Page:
I’ll admit sometimes I eat brownies for breakfast. If they happen to be out, and I’m whirling through the kitchen to get dressed and upright on the moped and into the hospital, I’ll grab a brownie and chase it with a pot of coffee.
I’m getting help. Actually, I’ve invented my own Crisis Hotline for others. I call it Dialectical Brownie Therapy (DBT), an adaptation of a cognitive treatment known as dialectical behavioral therapy, and I’ve been learning to practice on my current psychiatry rotation. For my version of DBT, as in real Dialectical Behavior Therapy, the goal is to seek a synthesis between two extremes, between feeling overly controlled and feeling out of control.
When I eat brownies for breakfast, I get caught in the Hegelian dialectic between 1) my own out of control emotional vulnerability of wanting the goodness of a gooey brownie regardless of the health consequences and 2) the over controlling invalidating environment that shames me for wanting to eat chocolate for breakfast and oversimplifies the ease of reaching for the banana or granola instead. I get caught between blaming myself and blaming others for the problem of brownies for breakfast. Only after significant work at distress tolerance did I arrive at a revolutionary conclusion: I am fine to have brownies for breakfast (acceptance) AND the brownies need to be radically different, healthier (challenge).This is the fundamental approach to DBT—be both entirely supportive of yourself and entirely challenging—at the same time. I love a good paradox. This is also the mark of a good teacher, and, consequently, the mark of a good doctor. Support students/patients while you challenge them. Constant support AND unrelenting challenge. So, I put a can of black beans and ¼ cup of flax seeds into this chocolaty pan of goodness. Now my brownie breakfast has protein and fiber and I can eat them with peace and sublime satisfaction.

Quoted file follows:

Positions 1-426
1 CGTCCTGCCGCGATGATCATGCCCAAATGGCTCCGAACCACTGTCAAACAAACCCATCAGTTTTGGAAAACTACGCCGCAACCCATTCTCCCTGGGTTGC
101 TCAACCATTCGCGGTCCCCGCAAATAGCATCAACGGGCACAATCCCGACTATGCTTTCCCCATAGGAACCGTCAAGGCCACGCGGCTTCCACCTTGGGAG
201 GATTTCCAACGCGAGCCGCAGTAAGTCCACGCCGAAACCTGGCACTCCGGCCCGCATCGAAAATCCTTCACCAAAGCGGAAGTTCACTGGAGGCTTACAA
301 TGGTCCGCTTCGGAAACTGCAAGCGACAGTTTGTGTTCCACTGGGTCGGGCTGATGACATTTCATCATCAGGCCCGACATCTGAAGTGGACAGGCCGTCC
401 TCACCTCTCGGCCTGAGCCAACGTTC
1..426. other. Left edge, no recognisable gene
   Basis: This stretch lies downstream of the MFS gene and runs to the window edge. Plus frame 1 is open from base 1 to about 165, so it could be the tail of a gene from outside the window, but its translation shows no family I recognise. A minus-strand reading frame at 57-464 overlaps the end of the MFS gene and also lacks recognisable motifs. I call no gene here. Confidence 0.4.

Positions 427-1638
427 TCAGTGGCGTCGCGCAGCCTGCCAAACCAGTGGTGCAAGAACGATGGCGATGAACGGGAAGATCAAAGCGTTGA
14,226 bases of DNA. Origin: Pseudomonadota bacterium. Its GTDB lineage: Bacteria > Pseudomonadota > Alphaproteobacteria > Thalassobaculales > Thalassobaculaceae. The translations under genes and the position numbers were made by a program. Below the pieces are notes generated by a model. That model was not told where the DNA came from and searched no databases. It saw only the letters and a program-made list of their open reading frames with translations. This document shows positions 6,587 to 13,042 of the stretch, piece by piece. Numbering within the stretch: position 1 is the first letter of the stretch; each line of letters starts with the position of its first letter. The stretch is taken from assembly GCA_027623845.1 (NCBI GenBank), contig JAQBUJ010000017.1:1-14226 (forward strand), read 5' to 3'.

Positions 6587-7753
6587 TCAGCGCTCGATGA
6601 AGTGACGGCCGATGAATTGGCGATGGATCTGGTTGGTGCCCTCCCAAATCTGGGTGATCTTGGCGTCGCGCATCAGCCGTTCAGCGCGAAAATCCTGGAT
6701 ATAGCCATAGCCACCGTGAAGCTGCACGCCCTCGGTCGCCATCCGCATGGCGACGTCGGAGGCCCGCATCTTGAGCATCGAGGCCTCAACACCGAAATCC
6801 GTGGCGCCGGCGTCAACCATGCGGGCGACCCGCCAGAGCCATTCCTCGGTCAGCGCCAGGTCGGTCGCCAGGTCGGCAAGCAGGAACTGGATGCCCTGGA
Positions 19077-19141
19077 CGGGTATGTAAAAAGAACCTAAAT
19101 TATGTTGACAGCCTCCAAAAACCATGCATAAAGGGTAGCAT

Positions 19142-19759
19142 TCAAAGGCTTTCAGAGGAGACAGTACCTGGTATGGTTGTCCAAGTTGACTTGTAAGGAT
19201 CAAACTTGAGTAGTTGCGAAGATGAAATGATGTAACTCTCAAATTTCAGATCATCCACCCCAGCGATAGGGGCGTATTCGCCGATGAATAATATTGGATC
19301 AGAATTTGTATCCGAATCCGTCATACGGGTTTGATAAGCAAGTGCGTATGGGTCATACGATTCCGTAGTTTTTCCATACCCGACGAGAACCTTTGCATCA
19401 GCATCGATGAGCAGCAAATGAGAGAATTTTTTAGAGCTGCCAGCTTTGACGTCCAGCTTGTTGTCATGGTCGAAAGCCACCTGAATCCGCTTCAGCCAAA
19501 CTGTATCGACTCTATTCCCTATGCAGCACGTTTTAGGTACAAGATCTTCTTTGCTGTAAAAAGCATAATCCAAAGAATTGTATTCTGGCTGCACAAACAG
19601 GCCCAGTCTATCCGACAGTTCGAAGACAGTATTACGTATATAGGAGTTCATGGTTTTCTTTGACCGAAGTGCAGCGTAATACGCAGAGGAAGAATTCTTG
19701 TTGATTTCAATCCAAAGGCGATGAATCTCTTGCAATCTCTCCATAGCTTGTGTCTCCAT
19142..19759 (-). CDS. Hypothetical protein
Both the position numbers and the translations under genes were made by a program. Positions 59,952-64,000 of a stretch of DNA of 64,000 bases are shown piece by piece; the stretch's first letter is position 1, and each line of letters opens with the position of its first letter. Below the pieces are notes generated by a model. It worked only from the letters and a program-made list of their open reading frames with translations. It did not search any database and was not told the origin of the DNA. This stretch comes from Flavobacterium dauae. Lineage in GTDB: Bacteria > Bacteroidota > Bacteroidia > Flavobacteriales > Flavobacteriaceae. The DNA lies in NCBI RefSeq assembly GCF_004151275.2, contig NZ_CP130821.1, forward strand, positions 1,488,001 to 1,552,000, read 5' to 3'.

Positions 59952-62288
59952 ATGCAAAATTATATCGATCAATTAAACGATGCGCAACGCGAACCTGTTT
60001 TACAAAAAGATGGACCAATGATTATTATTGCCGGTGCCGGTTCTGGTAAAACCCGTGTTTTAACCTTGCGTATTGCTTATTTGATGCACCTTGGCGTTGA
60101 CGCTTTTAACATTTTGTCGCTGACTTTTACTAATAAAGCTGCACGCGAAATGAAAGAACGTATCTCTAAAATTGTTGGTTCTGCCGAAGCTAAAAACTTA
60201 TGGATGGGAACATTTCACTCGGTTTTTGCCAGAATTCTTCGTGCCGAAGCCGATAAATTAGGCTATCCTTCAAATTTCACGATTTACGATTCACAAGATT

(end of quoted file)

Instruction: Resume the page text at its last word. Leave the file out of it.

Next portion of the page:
Dialectical Brownie Therapy: Bean and Flax Brownies (Recipe adapted from the HyVee Seasons Fall 2013 magazine. Theory adapted from Marsha Linehan, PhD, and Hegel)
- 1 (15 ounce) can black beans, rinsed and drained
- 1/4 cup flax seeds
- 1 1/2 cup semi-sweet chocolate chips
- 1/4 cup unsalted butter
- 3/4 cup olive oil
- 1 3/4 cup sugar
- 1 tablespoon vanilla extract
- 3 large eggs
- 1 1/3 cups all-purpose flour
- 1/2 cup plus 2 tbsp. unsweetened cocoa powder
- 1 teaspoon baking powder
- 1/4 teaspoon salt
- 1/2 cup mini semi-sweet chocolate chips
Preheat oven to 350 degrees. Grease a 9-by-13-inch pan with non-stick cooking spray.
Puree black beans and flax seeds until smooth. This will look so gross. Practice self-soothing.
Place puree, semi-sweet chocolate, and butter in a large heat-safe bowl over pot of boiling water. Whisk until melted, add olive oil and eggs one at a time. Mix thoroughly, remove from heat.
In a large bowl, sift flour, cocoa powder, baking powder and salt. Mix. Add chocolate mixture to flour mixture and stir. Pour into baking pan and smooth top. Sprinkle mini chocolate chips on top.
Bake brownies for 35 minutes. They may seem underdone but they will continue to bake in the pan after being removed from oven.
Each time I bring one of these brownies to my lips I get the warm fuzzies knowing how supportive I am being of myself. The brownies can be healthier still—maybe next time I make these, I’ll add bananas or something.
By appropriating the acronym for my silly brownie blog post, I mean no disrespect, and wish to convey no satire. I have high esteem for the real DBT and think the whole world and their grandmothers should practice these skills on the regular.
Rachel is a fourth year medical student at Mayo, where she practices narrative medicine, food and jazz as personal subspecialties on her way to a career in psychiatry. A girl from Portland, OR, she is (as you might suspect) rather granola, and you can follow her foodie adventures with her not-so-vegetarian bulldog and vegan backyard chickens on Twitter @hammer_rachel.